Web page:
Investors need to determine not only what is best for their investment style, but which fee structures will mitigate conflicts and portfolio risk. The question you should ask your advisor is why the current fee structure is best for your current situation and why it's preferable compared to other fee structures available. Of course, low-cost models of both fee-based and commission-based are going to be popular, so you need to determine which one will help you reduce costs and, at the same time, be optimal for helping you achieve portfolio objectives.
Many investors that are following a passive investment strategy and are limiting themselves to index funds, such as ETFs, have found that the lowest fees available without losing any services and appropriate advice can be found by using one of the robo-advisors. However using an algorithmic-based advisor is not an end in itself but merely an appropriate tool for someone following a basic investment strategy. While robo-advisors might be the best choice for some investors with a smaller or simpler portfolio, a robo-advisor would hardly be suitable for an investor following either an active management strategy or a more complex portfolio that is invested in less traditional assets like alternatives or hedge funds.
Know your rights
Of course, some investors do not know that they have a choice concerning fees, which is why CFA Institute put fees in the spotlight during Putting Investors First month. Investors should not only be asking their advisors about fees but also about any potential conflicts of interest and how their money managers expect to mitigate them. To help investors determine their rights and what questions can help them asses the ethical commitment of their financial service providers, CFA Institute created the Statement of Investor Rights, a set of ten rights that every investor should expect from their financial advisor.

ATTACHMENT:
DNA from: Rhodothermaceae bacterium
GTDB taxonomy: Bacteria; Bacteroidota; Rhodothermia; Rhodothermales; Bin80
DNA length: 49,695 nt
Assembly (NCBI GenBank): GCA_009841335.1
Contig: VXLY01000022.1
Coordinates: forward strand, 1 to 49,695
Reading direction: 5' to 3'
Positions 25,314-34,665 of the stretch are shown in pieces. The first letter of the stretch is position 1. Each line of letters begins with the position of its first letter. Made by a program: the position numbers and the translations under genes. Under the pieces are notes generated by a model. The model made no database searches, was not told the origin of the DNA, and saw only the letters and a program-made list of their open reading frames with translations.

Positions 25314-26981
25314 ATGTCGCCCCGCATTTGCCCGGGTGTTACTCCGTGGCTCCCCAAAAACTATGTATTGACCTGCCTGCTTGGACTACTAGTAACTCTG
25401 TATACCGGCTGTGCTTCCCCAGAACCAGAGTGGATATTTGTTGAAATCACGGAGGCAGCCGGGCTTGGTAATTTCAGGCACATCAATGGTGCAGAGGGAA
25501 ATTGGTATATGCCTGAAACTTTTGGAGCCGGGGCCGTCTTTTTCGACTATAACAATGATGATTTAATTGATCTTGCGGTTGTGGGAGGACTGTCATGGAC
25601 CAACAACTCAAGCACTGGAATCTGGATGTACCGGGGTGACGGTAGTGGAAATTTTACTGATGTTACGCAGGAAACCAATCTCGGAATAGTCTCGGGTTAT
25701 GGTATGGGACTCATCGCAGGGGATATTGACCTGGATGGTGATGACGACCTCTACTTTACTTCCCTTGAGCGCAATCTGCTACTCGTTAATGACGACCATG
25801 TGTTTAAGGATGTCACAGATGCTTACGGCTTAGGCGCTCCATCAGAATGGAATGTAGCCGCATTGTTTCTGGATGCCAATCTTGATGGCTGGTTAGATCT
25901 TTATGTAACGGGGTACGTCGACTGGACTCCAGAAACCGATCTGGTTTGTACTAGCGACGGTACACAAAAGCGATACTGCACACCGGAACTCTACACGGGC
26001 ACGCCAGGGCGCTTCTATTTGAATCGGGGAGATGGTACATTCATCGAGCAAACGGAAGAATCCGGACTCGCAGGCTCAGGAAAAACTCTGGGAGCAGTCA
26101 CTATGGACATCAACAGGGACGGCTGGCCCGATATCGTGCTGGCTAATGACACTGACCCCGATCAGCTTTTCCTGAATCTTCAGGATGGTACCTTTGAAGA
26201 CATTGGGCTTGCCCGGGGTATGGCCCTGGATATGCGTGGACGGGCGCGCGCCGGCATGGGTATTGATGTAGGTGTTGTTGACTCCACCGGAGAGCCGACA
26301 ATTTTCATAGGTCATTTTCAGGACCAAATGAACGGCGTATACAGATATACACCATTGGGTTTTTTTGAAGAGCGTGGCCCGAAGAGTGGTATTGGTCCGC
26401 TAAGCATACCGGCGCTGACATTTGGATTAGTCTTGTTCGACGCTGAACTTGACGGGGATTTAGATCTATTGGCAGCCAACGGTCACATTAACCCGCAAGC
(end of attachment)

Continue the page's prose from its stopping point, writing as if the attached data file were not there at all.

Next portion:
In addition to understanding how their expected advisory fees are calculated and if they are a source of any potential conflicts, investors must also ensure that their adviser understand their objectives and any other critical investment preferences or constraints. If you are close to retiring or are looking to invest in the short term to build up a deposit for a home, your objectives will be different than a young professional who is investing for retirement. Ultimately your investment preferences such as time horizon, risk tolerance, and investment objectives will impact the level of support, and the fee structure you may require.
It should be noted that with either fee structures, the rules for performance reports and fee disclosure in Canada are changing. In 2016, investors will be able to see clearly what was paid to their advisor for their services. This means that investors will be able to easily evaluate which model works better for them and not be dissuaded by fee structures that seem complicated but could be preferable.
Finding the right investment advice is one of the most important decisions that an investor will make. Often, Canadians feel that financial advice is reserved for those with larger portfolios and that is simply not true. The earlier you start, the easier it is to reach your overall financial objectives. The best part is that it is never too late to get help from an advisor. With a variety of advice available at customized price points, it's worth the research to find a solution that's just right for you.